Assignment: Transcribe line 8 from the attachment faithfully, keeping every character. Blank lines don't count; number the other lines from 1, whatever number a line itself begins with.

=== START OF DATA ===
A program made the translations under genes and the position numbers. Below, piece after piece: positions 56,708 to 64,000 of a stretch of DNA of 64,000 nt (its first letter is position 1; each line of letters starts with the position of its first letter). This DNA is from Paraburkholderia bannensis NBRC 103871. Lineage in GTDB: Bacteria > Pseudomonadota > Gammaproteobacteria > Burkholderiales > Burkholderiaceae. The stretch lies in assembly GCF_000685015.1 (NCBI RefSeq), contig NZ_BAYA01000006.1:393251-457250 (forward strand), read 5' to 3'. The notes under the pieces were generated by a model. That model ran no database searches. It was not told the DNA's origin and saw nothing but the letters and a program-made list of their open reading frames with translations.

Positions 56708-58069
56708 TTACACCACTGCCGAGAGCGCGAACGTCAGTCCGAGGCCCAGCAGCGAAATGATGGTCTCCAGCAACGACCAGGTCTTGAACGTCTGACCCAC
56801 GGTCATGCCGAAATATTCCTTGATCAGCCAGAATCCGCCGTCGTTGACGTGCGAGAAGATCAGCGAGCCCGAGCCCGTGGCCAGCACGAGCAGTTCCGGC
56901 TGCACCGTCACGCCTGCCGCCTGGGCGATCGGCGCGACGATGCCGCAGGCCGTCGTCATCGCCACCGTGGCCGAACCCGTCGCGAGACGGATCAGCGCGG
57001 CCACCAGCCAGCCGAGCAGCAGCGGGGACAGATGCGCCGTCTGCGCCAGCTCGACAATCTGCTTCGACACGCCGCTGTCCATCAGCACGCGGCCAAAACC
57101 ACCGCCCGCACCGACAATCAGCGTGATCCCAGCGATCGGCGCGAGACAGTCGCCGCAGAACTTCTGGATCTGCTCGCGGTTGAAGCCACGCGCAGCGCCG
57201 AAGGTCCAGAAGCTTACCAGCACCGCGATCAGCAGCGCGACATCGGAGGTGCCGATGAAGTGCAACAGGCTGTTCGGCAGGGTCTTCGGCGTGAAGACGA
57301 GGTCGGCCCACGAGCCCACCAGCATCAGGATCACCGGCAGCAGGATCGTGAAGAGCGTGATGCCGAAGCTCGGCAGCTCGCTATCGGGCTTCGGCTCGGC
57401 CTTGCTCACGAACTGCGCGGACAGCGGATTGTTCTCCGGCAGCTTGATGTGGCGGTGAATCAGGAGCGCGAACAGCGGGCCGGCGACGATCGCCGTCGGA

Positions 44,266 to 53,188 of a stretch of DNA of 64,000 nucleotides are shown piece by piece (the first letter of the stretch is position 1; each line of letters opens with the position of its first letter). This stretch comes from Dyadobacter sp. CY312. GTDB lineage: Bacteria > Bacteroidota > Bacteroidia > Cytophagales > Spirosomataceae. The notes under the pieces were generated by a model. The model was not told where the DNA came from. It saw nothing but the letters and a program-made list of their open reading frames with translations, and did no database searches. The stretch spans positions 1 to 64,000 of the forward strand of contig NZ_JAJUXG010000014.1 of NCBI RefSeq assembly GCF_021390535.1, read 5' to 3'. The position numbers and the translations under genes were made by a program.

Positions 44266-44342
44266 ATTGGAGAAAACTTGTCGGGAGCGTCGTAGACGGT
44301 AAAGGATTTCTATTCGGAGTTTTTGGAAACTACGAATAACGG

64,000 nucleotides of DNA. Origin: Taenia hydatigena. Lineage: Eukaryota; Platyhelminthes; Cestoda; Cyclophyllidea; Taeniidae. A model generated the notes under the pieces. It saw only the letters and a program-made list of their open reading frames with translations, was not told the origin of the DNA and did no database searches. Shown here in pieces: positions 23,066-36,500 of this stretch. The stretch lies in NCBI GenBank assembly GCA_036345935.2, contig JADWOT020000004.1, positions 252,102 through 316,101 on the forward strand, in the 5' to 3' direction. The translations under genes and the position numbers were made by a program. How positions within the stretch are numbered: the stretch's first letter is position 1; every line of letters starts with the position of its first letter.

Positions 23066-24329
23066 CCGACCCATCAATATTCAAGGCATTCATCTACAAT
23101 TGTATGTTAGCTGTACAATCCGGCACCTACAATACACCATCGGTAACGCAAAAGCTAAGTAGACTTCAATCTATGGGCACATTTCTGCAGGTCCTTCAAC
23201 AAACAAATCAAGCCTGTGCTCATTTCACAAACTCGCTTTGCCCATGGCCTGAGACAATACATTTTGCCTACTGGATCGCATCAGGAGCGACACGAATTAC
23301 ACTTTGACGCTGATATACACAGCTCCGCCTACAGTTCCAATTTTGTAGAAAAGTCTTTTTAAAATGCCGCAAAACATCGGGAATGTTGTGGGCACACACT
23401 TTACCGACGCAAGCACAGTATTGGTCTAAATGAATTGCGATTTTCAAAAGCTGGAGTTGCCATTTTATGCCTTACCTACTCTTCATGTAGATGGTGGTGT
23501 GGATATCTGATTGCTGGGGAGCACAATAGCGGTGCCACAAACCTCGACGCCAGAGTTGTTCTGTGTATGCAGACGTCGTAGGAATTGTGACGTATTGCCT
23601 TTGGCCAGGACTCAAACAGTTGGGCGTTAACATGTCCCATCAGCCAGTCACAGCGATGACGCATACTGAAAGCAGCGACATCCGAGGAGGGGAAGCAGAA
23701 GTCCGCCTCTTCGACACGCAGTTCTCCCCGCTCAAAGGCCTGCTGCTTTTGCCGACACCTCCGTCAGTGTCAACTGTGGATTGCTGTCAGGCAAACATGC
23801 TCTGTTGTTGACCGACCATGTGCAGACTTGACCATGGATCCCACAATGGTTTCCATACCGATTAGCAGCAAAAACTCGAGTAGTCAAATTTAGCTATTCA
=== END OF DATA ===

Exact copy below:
57201 AAGGTCCAGAAGCTTACCAGCACCGCGATCAGCAGCGCGACATCGGAGGTGCCGATGAAGTGCAACAGGCTGTTCGGCAGGGTCTTCGGCGTGAAGACGA